DB: Given your statement that everything in The Things They Carried is fiction, can we believe “Notes” is nonfiction, when at least the surface assumption is that here you’re giving us the truth about what went on in the composition of another story?
O’Brien: You ought not to believe it. In fact, it’s utterly and absolutely invented. It’s an example of one more seduction on top of the rest. No Norman Bowker, and no mother. It’s a way of displaying that form can dictate belief, that the form of the footnote, the authority that the footnote carries, is persuasive in how we apprehend things. We think once again we’re locked into a factual world by form, and that process is a great deal what the book is about, including the next little note called “Good Form,” which is sort of the same thing. It says, “Well, I’m going to confess something to you. It’s time to be blunt. None of this stuff happened. I’m going to tell you no guy ever died, and here’s what really happened.” And then the next paragraph is going to say but that story too is invented. Here’s the real story. Of course, that one’s invented, too. I just don’t say so in the story.
DB: In some ways I am reminded of Borges and how in a story he will cite a book and give extensive bibliographical information about it, but he’s made the entire thing up.
O’Brien: I thought of using that device in fact but didn’t, because I realized that I’d be copying Borges too closely, but I sure wanted to. Forms of things determine the things we believe. For example, the form of a memoir determines one’s belief in a book. General fictional techniques do the same thing. Dialogue is a way of making us believe. Putting words in quotes is a way of representing reality. These words were once spoken. It’s the same way with narrative, characterization, the sense of setting, despite whether something’s invented or stolen from reality. Fiction is a compilation of ways of making things believable. And belief, as I began by saying, is one of the fundamental aspects of storytelling. One wants to develop a sense of vivid, continuous dreams. It’s not an abstraction; it’s a vivid continuous dreaming. But it’s not enough just to tell a continuous dream. I wouldn’t say, “Hey, I had this dream last night,” and just tell you what happened. I could make it very vivid for you, but it would be boring, probably with no thematic weight to it. It wouldn’t matter to you much. It might be very vivid to you but you’d say “Ugh, blah. I’m bored silly.”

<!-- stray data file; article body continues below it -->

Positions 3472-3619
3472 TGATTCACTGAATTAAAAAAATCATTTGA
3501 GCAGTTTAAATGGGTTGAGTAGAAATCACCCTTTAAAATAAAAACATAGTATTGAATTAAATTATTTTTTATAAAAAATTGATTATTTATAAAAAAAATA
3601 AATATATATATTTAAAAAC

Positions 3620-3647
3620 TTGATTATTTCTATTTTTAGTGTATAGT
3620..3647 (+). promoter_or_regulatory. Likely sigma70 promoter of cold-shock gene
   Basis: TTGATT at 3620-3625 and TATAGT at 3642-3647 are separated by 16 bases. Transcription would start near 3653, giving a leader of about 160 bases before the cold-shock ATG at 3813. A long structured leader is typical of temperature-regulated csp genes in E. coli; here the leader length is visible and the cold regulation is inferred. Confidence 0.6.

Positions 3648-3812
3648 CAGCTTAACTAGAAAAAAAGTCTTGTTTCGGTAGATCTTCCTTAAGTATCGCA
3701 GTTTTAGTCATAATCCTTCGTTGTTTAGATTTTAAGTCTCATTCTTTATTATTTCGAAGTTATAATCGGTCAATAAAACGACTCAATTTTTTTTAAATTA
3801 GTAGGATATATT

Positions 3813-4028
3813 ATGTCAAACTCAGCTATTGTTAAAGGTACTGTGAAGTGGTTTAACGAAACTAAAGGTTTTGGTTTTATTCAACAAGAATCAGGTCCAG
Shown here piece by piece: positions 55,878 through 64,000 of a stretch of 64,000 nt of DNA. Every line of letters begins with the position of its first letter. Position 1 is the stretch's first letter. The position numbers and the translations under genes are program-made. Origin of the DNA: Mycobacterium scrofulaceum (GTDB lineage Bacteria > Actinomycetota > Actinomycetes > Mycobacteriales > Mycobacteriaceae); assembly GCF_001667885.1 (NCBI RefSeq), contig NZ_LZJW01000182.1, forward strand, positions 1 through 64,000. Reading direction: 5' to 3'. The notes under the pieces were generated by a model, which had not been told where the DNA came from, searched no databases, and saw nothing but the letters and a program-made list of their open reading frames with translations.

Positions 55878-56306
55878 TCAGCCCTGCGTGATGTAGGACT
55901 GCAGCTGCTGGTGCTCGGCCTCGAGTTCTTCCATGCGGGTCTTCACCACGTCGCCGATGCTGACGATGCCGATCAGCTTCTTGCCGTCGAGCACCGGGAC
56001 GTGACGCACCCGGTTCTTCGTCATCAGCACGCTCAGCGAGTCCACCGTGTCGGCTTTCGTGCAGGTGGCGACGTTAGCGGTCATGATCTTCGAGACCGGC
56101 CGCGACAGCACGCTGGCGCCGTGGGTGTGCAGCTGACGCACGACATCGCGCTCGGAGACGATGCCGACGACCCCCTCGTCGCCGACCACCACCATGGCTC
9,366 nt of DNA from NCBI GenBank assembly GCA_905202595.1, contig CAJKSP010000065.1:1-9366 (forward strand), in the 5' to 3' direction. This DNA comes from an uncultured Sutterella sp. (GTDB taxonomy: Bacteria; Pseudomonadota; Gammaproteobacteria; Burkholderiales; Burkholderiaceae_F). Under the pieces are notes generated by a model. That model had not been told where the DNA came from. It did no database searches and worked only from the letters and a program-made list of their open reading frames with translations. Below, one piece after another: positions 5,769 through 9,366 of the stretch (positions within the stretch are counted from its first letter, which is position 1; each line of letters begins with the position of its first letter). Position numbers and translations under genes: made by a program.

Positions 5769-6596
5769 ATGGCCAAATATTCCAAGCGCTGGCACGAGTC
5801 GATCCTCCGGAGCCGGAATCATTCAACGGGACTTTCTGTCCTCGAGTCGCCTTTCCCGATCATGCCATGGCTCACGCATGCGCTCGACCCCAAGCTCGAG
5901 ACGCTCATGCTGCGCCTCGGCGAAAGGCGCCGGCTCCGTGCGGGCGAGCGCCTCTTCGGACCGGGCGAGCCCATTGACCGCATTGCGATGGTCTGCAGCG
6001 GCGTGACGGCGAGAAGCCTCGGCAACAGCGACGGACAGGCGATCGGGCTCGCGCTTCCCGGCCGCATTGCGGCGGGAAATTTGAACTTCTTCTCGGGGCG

DS: But maybe once you provided the context for it—
O’Brien: It may well become an interesting story.
DB: Have you found yourself consciously influenced by your reading knowledge of war? Say Stephen Crane, Tolstoy, etc?